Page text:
Patriotism in sports
SPORTS all over the world is no more considered a pastime but big business. It also offers an individual or group of persons an opportunity to achieve honour and prominence within a relatively short period compared with other non-sporting disciplines.
This is for the mere reason that sports men and women, by their chosen professions, go through strenuous years within limited periods to reach the pinnacle of their careers. And when they do, they enjoy so much local and international publicity that such sports personalities receive red carpet treatment everywhere they go.
In Ghana, the nation can boast of such past sports heroes and heroines, like Roy Ankrah, C K Gyamfi, Azumah Nelson, Abedi Pele, Tony Yeboah, Christiana Boateng, Alice Anum, Hannah Afriyie, Mike Ahey, Eddie Blay and a host of others, some of whom are still knocking at the door of the nation's recently established Hall of Fame.
But whilst remembering some of these past sports men and women, others continue to strive hard to get their names written in the nation's sporting annals.
Two of such persons are Ignatius Gaisah, long jump silver medallist and Margaret Simpson, heptathlon bronze medallist both at the recent World Athletics Championships in Helsinki. In fact, their achievements are unequalled in the annals of Ghana's athletics. They really deserve the best honour any nation should shower on her heroes and heroines.
But like a poisonous spear threatening the heart of the nation, early this week, Sports Writers Association of Ghana's twice Sportsman of the Year award winner, Gaisah has threatened to “switch nationality.”
His complaint is that the “nation had neglected” him, despite his achievement and also that “the financial reward that comes with winning international events was woefully inadequate.”
Of course, like any Ghanaian who feels cheated or inadequately rewarded for “dying a little” for the nation, the long jump hero has every right to fight against any perceived injustices and demand what is due him, especially whilst soccer, the nation's most loved sport, gets the biggest chunk of the nation's sports budget.
For, just after the senior national soccer team, Black Stars, triumphed in their long journey to qualify for the World Cup, millions of cedis have started pouring into their coffers. Even Ghanaians living outside the country have contributed to the kitty.
Among the remunerations are $8,000 bonus to the players and $10,000 “handshake” for all persons who participated in the courageous battle to win honours for the nation. The team was also invited by President J A Kufuor to the Castle, Osu, where they were presented with two fat cows and several crates of soft drinks.
Ironically, Gaisah's complaint might have emanated from the heroes welcome the Stars received from the general public, and most especially the President. But a press release signed by Emmanuel Owusu-Ansah, Director for Sports Development of the Ministry of Education and Sports, has revealed that all bonuses and allowances due the two athletes who competed in the World Athletic Championship in Helsinki have been paid.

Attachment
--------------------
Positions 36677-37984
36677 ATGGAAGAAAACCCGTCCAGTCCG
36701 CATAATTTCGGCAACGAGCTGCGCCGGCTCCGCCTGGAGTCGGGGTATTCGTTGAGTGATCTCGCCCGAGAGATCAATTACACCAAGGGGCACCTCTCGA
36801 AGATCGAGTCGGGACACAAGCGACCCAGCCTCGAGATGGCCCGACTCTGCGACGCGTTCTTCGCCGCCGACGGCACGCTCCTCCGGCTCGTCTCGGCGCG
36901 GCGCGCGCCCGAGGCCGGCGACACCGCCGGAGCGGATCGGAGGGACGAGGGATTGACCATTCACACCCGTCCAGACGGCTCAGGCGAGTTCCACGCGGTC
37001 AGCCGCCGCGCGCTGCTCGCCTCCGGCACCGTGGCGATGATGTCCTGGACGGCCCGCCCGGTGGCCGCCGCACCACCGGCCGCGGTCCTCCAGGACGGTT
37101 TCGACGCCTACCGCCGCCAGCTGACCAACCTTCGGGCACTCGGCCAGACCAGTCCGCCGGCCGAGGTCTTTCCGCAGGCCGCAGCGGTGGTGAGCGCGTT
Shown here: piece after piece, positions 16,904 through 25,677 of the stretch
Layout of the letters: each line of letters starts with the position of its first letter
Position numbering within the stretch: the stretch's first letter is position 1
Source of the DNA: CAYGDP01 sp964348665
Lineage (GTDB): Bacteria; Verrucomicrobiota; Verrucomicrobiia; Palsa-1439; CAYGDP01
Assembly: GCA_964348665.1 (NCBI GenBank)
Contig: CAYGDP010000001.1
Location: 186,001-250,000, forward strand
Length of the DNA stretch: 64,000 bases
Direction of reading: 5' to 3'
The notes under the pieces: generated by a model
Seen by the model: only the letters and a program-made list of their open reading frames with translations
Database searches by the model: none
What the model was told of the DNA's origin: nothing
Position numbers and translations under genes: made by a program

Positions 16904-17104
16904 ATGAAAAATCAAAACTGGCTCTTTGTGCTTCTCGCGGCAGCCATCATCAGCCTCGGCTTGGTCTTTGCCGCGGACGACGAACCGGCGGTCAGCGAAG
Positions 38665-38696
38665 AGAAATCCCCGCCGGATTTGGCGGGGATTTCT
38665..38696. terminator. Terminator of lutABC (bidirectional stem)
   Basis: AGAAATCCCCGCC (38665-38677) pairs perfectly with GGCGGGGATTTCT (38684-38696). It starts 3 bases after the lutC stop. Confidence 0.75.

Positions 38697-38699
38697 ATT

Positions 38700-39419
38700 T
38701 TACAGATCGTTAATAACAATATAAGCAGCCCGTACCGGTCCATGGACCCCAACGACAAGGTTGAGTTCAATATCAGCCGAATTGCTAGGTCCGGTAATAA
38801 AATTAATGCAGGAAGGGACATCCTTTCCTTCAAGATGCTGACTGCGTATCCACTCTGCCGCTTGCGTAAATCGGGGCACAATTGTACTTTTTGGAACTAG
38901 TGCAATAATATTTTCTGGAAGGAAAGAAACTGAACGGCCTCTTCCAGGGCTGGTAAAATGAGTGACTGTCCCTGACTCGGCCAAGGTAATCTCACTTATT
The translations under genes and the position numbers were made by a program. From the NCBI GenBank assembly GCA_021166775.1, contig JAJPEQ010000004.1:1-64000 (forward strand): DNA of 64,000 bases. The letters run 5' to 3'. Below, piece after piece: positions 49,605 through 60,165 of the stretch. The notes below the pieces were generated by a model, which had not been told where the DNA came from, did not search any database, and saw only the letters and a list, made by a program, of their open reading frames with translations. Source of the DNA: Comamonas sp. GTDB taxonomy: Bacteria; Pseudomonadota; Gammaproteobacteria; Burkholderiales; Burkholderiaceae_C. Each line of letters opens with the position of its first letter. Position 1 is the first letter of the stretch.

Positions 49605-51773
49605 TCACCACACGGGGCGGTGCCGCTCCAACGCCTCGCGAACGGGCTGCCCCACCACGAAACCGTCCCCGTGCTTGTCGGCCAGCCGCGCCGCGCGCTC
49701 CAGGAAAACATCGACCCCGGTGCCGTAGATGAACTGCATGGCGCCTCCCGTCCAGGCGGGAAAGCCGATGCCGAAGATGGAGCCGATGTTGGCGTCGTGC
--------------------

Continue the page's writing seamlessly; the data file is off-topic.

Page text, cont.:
It said Gaisah was paid $3,500 for winning his silver medal, while Margaret Simpson received $2,500 for her bronze medal. Gaisah also has been reimbursed his $7,933 being the cost of his training expenses towards the Helsinki Championships.
The release also stated that in recognition of the historic achievements of the two athletes, the Ministry had also proposed the naming of National Monuments after them, in addition to their induction into the Hall of Fame and monetary rewards during the impending National Sports Awards ceremony. One can understand the complaints of the national long jump record holder and world championship silver medallist whose achievement is unequalled in Ghana's athletic history and who naturally should expect better remuneration from the State.
But should he go to the extreme of threatening the whole nation with a “switch of nationality”? This really is the “unkindest cut” ever unleashed by a Ghanaian on his own country.
Perhaps, the athlete might have been incensed by the euphoria that greeted the national soccer team after qualifying for Germany and made the outburst out of emotion. On the other hand, he might have felt shunned or ignored by the Ghanaian public after his laudable achievement.
These, of course, are mere assumptions by this columnist but whatever the issue, he must take a second look at such a threat, coming from a national hero.
Whilst not trying to impugn any motive into Gaisah's threat, he must be reminded that much as he has the right to take any decision concerning his career, he must note that he would not be the only athlete to change nationality if he goes ahead with his threat. Other Ghanaians have done that in the past. In fact, he won't be the first Ghanaian sportsman to switch nationality. After all, there are other sports men and women donning other nation's colours.
For some of us, we'll continue to help rebuild the nation because even in these days of economic hardships, we won't go nowhere because there is no place like home. Therefore, Gaisah must rescind his decision because Ghana needs athletes of his calibre to fly high the flag of Ghana. Till next week, that's the way it is!